If you include people who are out of work and have given up looking for work, but consider themselves unemployed because they would take a job if one were available, the unemployment rate is something over 22%. Again, this is not a number tied to inflation.
TGR: You compared that to the Great Depression in your presentation.
JW: During the Great Depression, the estimated unemployment rate peaked in 1933 at 25%. But that included 27% of the population living and working on farms. Today, less than 2% of the population works on farms. A more meaningful comparison perhaps would be the non-farm unemployment rate, which in the 1930s peaked at about 35%. We are still shy of that.
TGR: Which is a more accurate indicator, the payroll employment rate or the GDP?
JW: The indicator here, in terms of payroll employment or the number of jobs, is well off its peak. There has been no employment growth in 10 years, despite 10% growth in the population. There is no recovery based on the employment data, which is a coincident indicator. That is a more accurate picture of what is happening in the economy than the rosy scenario coming out of the GDP estimates.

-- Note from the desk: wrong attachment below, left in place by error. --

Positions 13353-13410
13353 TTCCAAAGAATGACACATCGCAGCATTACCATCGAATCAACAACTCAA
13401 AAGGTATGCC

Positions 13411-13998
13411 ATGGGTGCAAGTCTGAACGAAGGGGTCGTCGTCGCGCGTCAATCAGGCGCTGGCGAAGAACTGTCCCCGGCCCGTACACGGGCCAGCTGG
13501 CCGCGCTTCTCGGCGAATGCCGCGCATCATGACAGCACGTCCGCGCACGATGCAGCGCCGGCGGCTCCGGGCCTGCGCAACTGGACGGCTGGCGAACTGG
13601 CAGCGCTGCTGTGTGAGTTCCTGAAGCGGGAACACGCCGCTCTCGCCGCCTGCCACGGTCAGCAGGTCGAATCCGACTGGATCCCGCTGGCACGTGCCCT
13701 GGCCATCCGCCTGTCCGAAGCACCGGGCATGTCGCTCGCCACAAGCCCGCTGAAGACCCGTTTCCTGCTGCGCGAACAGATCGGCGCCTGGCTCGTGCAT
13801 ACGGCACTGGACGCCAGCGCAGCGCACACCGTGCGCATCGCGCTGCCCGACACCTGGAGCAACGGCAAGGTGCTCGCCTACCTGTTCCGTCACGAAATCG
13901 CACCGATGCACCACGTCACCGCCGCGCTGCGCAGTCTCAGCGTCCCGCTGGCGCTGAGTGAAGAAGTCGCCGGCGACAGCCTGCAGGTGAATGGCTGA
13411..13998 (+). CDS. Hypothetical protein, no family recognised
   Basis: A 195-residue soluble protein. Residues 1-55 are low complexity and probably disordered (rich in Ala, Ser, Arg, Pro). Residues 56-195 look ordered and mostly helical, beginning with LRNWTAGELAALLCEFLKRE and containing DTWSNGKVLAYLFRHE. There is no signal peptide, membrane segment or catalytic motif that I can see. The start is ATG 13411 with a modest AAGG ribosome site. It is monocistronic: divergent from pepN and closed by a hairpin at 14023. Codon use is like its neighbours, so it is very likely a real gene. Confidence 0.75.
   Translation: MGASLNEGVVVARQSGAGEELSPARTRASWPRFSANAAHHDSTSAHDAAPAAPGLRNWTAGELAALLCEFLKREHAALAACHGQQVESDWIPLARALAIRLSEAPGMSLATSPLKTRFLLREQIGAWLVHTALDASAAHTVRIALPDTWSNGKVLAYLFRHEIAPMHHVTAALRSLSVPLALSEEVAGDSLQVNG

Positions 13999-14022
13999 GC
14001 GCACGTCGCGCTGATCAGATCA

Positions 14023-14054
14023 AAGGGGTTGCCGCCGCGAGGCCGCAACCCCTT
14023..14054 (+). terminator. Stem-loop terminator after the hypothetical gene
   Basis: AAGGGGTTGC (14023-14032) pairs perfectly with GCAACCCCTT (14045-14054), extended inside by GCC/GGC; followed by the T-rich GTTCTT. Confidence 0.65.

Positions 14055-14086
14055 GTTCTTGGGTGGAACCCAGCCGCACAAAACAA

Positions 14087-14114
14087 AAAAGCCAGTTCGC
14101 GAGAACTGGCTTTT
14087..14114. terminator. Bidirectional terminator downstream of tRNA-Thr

Another series that has no ties to inflation is housing starts. This is perhaps the hardest hit area of the economy. It peaked in 2006, has dropped about 75% and is bottom-bouncing. It is stagnant at a historically low level.
Consumer confidence is the same. It plunged and is bottom-bouncing.
TGR: Consumer liquidity is related to consumer confidence. There is a lack of positive, inflation-adjusted income growth. Your statistics show the real average weekly earnings for production for non-supervisory employees was down 0.6% from the first quarter of 2011. It peaked in 1973 and has been going downhill ever since. How important are real earnings and associated retail spending to a recovery?
JW: They are quite important. We are not in recovery because consumers are in severe financial straits. There is a structural problem with income. We have lost a lot of jobs offshore—generally higher paying production jobs—due to our ever-expanding trade deficit.